As those who follow me on Instagram know, I devoted this last weekend to taking in Halloween/Jamie Lee Curtis content, starting with watching the 1978 original on Friday, followed by seeing the new one on Saturday. I did both of these by myself, because…reasons? I don’t know. Anyway, I actually found the new movie kind of…delightful? Like, it was just FUN, and I realize that watching Jamie Lee Curtis and her family attempt to decimate a serial killer (after, of course, he has decimated many other people) is maybe not EVERYONE’s idea of fun, but I had a very good time! Anyway, one of my favorite things about the movie was how much joy it takes in roasting two investigative journalist podcasters, who could basically be straight out of this Portlandia sketch that my friend Sam sent me.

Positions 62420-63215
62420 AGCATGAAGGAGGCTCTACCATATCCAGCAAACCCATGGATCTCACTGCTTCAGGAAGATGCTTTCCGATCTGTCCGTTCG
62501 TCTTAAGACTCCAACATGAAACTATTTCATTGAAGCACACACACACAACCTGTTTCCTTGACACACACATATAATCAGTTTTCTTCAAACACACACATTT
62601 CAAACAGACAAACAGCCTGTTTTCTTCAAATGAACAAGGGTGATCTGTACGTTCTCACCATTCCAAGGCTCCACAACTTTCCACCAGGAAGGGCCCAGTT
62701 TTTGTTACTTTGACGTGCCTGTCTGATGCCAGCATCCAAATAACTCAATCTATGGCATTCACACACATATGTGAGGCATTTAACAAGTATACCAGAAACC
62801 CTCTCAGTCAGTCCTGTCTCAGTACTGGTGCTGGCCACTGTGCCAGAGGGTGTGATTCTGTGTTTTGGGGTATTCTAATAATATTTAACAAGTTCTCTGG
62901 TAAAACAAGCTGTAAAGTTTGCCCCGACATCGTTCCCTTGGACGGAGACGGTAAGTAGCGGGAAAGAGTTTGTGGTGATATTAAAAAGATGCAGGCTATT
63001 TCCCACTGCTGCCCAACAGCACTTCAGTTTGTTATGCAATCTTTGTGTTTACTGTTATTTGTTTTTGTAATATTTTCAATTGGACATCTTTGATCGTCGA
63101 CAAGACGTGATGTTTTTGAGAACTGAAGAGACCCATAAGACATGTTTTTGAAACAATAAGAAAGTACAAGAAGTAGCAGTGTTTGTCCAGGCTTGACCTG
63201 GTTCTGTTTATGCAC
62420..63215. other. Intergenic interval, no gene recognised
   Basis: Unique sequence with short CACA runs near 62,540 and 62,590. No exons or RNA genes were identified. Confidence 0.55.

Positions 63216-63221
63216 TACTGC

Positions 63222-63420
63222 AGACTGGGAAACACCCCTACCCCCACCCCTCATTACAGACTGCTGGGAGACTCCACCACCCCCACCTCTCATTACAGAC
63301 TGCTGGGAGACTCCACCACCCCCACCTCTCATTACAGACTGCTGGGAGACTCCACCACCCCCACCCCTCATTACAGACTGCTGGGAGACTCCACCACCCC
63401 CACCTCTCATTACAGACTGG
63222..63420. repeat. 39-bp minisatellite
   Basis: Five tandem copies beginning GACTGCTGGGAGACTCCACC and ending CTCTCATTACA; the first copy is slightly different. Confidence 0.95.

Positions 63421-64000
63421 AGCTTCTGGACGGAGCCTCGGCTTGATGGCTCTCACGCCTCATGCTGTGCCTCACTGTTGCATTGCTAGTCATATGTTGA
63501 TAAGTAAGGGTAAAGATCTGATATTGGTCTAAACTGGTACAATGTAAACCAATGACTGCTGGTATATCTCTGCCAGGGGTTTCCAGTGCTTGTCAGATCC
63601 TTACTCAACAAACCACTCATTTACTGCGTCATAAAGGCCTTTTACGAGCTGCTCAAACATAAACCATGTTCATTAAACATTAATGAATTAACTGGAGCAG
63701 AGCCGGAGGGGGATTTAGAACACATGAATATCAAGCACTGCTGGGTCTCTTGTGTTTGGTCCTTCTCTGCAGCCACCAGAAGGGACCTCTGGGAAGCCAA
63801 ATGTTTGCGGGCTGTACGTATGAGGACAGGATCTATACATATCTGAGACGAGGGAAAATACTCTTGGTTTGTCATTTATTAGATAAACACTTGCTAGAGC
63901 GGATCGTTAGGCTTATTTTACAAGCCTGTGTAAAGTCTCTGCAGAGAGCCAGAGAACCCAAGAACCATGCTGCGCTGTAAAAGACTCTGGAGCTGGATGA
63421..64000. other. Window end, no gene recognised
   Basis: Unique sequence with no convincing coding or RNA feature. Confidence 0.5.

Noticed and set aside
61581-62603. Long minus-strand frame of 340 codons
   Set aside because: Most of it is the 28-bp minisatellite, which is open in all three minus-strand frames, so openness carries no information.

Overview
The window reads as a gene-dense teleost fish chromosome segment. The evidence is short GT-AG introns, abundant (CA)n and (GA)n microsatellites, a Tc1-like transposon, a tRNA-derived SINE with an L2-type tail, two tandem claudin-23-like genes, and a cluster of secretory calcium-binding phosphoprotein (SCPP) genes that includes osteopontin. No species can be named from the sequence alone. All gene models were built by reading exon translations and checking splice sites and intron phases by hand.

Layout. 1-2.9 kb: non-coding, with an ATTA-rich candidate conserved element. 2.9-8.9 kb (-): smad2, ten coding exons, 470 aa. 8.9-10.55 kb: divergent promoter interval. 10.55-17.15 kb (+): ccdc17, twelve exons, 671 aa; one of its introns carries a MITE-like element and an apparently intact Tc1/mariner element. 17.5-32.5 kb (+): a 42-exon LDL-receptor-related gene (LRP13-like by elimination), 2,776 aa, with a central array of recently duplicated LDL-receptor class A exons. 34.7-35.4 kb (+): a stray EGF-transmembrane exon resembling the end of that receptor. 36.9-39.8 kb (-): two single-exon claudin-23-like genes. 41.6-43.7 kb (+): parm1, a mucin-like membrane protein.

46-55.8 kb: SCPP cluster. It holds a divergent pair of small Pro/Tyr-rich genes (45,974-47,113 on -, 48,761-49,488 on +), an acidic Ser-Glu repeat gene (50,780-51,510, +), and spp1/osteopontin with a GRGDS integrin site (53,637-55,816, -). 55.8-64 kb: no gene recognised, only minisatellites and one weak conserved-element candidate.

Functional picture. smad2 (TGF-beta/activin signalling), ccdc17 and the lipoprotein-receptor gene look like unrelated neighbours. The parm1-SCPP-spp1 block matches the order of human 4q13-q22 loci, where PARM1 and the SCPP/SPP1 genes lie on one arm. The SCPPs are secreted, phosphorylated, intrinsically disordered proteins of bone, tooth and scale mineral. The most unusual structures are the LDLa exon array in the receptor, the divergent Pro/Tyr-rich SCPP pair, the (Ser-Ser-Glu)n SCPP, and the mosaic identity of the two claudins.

Anyway, the more I think about this movie, the more I love it, and even though I tend to be more in the “don’t wear out your welcome” camp when it comes to sequels, I hope they make a dozen more of these movies and that I get to see Jamie Lee Curtis fight murderers forever.